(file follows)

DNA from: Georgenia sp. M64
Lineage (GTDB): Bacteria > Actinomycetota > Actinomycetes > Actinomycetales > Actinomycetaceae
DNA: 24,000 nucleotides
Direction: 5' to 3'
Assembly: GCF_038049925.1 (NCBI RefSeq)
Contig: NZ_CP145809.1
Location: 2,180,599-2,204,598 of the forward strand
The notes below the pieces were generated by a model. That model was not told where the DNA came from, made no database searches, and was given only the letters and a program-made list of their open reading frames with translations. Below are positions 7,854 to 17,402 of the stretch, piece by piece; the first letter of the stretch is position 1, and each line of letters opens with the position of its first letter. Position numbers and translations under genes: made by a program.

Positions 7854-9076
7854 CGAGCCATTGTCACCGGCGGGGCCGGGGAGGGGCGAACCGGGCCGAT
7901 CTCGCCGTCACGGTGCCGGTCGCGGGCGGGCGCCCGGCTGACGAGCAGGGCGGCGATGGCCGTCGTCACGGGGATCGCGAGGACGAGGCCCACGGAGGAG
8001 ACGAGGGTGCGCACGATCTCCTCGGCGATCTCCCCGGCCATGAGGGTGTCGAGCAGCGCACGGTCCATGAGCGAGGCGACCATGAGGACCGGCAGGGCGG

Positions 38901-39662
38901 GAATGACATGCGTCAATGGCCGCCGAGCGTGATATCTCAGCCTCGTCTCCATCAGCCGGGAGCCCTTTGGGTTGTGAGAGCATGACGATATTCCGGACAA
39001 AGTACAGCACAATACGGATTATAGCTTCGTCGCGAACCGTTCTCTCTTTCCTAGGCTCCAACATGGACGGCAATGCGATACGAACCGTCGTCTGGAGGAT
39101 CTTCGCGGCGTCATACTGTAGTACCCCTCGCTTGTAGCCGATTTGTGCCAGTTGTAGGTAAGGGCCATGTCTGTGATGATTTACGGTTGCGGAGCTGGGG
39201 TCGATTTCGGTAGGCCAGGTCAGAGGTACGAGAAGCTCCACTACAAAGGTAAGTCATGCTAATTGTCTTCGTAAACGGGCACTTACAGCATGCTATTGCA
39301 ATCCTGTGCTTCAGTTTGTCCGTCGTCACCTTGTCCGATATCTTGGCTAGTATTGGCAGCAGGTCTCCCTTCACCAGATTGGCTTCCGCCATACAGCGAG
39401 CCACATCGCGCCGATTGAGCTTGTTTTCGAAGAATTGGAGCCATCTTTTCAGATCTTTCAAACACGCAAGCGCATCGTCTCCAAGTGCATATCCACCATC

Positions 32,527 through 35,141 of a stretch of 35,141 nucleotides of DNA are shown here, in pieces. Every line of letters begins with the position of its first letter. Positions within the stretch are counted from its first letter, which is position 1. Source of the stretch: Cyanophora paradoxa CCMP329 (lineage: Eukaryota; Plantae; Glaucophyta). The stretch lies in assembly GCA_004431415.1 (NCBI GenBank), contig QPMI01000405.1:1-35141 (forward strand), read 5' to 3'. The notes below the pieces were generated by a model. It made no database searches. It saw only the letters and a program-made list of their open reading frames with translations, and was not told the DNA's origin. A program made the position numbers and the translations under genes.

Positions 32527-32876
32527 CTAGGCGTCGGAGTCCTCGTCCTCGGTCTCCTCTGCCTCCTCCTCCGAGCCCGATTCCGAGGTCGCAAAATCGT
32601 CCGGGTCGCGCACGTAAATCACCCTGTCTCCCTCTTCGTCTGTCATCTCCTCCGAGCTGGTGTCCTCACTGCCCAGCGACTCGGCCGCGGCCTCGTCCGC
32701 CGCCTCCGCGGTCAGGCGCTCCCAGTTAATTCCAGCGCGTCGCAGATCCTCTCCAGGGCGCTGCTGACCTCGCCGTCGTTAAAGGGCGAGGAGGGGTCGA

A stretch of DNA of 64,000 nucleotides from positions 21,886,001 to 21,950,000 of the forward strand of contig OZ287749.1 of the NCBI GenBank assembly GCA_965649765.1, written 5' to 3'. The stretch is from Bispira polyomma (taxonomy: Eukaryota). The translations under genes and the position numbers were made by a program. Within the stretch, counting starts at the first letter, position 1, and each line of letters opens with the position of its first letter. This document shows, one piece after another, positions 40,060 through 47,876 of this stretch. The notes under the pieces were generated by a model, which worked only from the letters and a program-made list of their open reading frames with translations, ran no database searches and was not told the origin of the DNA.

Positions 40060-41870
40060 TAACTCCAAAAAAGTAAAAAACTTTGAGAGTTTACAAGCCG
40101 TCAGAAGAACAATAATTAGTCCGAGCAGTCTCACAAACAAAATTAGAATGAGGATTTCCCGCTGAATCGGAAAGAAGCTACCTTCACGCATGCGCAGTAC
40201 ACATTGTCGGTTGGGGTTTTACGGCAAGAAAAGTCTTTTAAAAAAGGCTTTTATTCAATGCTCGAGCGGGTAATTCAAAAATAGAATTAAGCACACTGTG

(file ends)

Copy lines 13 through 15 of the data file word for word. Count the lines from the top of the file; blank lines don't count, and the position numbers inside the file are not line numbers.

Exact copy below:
Positions 38901-39662
38901 GAATGACATGCGTCAATGGCCGCCGAGCGTGATATCTCAGCCTCGTCTCCATCAGCCGGGAGCCCTTTGGGTTGTGAGAGCATGACGATATTCCGGACAA
39001 AGTACAGCACAATACGGATTATAGCTTCGTCGCGAACCGTTCTCTCTTTCCTAGGCTCCAACATGGACGGCAATGCGATACGAACCGTCGTCTGGAGGAT